The legal profession has always taken a keen interest in its own history, and Sydney’s lawyers are no exception. Sydney has its own legal historical society, the Francis Forbes Society for Australian Legal History. Here, legal history is published, debated, reviewed and researched with the aim of ‘advancing the knowledge of the history of Australian law’.
The society is named for Sir Francis Forbes, first chief justice of New South Wales, who presided over a tumultuous period in the development of Sydney’s legal institutions, which brought him into conflict with Governor Darling and with the powerful Macarthur clan.
Sir Francis had an interest in education, and laid the foundation stone for Sydney College, an early school headed by WT Cape. The society named for him shares this interest, and offers an annual prize for the best Australian Legal History essay submitted.
The competition is open to school and undergraduate students, in three categories.
- Tertiary students – 2000-4000 word essay, prize $1,000 and a $1,000 Abbey’s book voucher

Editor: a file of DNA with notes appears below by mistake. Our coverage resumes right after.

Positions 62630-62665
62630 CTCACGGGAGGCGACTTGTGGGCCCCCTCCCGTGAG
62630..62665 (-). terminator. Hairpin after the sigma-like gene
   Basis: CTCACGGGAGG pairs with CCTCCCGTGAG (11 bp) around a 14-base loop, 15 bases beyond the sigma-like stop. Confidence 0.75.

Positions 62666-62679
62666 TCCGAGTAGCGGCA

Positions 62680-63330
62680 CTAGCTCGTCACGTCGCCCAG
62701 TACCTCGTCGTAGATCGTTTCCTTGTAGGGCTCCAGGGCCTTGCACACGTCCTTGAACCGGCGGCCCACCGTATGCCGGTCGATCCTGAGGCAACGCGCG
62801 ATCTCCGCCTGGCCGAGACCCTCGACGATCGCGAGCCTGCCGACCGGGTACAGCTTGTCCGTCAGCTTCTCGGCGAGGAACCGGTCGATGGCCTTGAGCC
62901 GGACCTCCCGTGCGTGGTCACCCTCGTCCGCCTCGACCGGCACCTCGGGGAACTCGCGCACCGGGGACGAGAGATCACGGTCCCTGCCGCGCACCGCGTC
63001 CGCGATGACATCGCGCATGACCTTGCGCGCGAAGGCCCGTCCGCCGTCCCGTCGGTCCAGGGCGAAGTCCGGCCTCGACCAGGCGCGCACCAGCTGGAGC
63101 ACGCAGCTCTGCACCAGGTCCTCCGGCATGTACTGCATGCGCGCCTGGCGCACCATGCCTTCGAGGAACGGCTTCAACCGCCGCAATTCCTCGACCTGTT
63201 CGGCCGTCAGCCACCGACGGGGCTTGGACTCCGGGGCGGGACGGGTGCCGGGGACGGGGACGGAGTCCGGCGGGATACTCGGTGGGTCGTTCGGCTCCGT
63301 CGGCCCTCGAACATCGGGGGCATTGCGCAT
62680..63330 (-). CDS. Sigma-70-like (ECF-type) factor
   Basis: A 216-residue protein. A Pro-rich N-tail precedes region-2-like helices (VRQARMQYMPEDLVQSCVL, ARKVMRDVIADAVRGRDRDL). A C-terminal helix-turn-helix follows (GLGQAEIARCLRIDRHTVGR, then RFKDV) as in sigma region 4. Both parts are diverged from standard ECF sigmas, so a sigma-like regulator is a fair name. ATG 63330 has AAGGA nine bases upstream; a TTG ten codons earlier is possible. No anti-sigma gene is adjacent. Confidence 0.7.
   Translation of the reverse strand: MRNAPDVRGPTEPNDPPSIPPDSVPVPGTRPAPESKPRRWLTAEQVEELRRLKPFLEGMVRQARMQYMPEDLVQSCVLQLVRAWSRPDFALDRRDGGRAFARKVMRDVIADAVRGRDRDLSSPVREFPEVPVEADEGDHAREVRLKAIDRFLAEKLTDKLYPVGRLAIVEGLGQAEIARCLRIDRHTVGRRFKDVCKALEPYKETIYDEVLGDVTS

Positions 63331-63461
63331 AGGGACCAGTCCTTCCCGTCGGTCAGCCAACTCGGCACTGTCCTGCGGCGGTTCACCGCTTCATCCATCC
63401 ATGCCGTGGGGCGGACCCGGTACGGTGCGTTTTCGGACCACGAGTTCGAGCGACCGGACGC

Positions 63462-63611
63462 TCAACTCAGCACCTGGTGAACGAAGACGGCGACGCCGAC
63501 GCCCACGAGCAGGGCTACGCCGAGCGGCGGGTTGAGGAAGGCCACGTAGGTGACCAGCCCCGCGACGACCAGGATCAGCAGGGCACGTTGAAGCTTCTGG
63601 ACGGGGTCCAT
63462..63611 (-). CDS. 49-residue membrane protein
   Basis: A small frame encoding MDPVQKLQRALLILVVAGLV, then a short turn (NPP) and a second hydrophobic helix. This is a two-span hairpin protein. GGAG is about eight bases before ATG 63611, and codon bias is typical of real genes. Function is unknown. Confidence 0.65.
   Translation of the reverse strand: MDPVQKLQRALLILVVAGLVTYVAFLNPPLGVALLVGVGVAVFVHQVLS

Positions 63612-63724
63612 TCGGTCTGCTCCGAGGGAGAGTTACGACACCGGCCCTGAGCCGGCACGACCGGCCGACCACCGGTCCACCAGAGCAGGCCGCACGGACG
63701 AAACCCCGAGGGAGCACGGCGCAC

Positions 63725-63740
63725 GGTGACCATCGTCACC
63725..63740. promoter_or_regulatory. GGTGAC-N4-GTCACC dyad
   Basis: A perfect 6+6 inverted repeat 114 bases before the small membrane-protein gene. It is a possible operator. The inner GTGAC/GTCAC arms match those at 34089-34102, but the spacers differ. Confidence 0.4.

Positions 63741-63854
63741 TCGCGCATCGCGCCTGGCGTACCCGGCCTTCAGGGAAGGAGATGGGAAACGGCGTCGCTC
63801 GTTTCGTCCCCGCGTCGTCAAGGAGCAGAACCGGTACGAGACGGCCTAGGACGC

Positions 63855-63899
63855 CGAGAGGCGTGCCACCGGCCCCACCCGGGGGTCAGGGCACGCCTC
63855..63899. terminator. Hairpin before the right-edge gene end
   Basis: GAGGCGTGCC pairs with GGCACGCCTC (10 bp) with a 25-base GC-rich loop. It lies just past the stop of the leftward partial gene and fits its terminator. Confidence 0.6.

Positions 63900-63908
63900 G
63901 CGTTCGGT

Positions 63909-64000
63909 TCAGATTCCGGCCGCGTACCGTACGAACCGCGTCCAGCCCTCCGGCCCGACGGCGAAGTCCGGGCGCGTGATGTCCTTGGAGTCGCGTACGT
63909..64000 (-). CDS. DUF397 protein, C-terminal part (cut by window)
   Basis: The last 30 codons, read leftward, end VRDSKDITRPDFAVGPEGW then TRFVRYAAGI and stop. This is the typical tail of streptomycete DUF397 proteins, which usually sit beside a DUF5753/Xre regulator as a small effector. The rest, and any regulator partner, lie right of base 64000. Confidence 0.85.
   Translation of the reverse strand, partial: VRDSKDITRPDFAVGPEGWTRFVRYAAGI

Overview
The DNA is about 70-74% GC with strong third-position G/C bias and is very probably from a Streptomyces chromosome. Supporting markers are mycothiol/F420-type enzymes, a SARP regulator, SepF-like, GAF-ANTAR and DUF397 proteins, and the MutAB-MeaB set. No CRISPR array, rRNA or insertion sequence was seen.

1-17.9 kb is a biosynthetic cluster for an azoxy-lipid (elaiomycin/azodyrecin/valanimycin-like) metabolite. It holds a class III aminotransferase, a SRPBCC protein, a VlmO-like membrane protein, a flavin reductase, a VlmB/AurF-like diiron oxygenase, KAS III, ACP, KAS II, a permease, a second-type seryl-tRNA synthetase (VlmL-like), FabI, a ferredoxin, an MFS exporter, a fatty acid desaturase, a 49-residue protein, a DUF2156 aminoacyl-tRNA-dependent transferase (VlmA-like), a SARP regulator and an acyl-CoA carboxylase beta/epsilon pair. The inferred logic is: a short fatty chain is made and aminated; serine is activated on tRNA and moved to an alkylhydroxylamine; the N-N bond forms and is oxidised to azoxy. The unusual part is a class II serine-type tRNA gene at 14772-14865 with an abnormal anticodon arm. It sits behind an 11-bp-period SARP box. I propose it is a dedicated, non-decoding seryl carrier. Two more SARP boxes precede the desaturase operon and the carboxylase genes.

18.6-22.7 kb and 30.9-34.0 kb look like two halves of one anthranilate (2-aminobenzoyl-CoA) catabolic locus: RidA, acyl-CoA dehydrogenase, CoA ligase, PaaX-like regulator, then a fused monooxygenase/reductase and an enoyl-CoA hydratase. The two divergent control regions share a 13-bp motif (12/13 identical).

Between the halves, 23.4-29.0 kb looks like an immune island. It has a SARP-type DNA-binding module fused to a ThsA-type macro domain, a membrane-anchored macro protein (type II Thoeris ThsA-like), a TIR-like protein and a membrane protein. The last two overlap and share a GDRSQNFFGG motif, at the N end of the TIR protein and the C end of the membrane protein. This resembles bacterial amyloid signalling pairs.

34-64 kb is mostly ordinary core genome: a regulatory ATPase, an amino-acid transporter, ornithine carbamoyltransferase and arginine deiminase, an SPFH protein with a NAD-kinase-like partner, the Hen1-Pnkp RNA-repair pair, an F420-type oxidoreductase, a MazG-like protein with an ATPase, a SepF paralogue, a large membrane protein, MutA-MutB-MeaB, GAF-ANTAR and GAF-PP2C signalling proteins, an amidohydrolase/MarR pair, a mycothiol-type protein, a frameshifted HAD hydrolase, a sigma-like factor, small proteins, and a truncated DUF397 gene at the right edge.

- Senior secondary students – 750-2,000 word essay, prize $250 and a $250 Abbey’s book voucher
- Junior secondary students – 500-1,000 word essay, prize $250 and a $250 Abbey’s book voucher
Best of all, entrants can choose their own question or theme, or write on one suggested by the society. If in doubt, you can contact the society to check whether your topic is within the guidelines.
Last year’s competition was won by Sarah Webster, a year 10 student at Cecil Hills High School in Sydney, whose essay was published in the Australian Bar Review.
The essays must be submitted by Monday 12 December 2011, so if you know a promising student, studying history or legal studies at school or embarking on a law or history degree, tell them to get onto it!